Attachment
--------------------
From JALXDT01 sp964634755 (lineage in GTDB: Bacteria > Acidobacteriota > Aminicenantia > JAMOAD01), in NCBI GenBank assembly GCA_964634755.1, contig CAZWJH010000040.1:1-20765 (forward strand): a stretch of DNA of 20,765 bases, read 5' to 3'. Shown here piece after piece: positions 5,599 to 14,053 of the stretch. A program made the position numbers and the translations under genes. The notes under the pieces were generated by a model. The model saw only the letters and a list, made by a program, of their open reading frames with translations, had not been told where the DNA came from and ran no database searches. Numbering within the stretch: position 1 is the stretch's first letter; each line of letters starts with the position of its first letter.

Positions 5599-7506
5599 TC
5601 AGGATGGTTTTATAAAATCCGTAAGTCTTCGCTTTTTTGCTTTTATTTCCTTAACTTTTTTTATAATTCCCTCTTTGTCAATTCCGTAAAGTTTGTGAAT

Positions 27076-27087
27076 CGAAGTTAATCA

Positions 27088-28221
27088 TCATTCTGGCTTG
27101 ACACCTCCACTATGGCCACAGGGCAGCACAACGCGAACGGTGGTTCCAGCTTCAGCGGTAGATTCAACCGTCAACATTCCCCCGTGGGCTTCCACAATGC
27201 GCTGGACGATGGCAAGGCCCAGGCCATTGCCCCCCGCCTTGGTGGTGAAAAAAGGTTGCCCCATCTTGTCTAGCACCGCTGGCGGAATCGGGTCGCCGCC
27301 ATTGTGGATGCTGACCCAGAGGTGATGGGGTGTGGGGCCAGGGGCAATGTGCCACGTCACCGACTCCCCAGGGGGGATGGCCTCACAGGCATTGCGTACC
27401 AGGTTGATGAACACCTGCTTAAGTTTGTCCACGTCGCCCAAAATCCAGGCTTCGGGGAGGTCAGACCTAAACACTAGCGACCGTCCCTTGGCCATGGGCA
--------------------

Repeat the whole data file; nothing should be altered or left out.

From JALXDT01 sp964634755 (lineage in GTDB: Bacteria > Acidobacteriota > Aminicenantia > JAMOAD01), in NCBI GenBank assembly GCA_964634755.1, contig CAZWJH010000040.1:1-20765 (forward strand): a stretch of DNA of 20,765 bases, read 5' to 3'. Shown here piece after piece: positions 5,599 to 14,053 of the stretch. A program made the position numbers and the translations under genes. The notes under the pieces were generated by a model. The model saw only the letters and a list, made by a program, of their open reading frames with translations, had not been told where the DNA came from and ran no database searches. Numbering within the stretch: position 1 is the stretch's first letter; each line of letters starts with the position of its first letter.

Positions 5599-7506
5599 TC
5601 AGGATGGTTTTATAAAATCCGTAAGTCTTCGCTTTTTTGCTTTTATTTCCTTAACTTTTTTTATAATTCCCTCTTTGTCAATTCCGTAAAGTTTGTGAAT

Positions 27076-27087
27076 CGAAGTTAATCA

Positions 27088-28221
27088 TCATTCTGGCTTG
27101 ACACCTCCACTATGGCCACAGGGCAGCACAACGCGAACGGTGGTTCCAGCTTCAGCGGTAGATTCAACCGTCAACATTCCCCCGTGGGCTTCCACAATGC
27201 GCTGGACGATGGCAAGGCCCAGGCCATTGCCCCCCGCCTTGGTGGTGAAAAAAGGTTGCCCCATCTTGTCTAGCACCGCTGGCGGAATCGGGTCGCCGCC
27301 ATTGTGGATGCTGACCCAGAGGTGATGGGGTGTGGGGCCAGGGGCAATGTGCCACGTCACCGACTCCCCAGGGGGGATGGCCTCACAGGCATTGCGTACC
27401 AGGTTGATGAACACCTGCTTAAGTTTGTCCACGTCGCCCAAAATCCAGGCTTCGGGGAGGTCAGACCTAAACACTAGCGACCGTCCCTTGGCCATGGGCA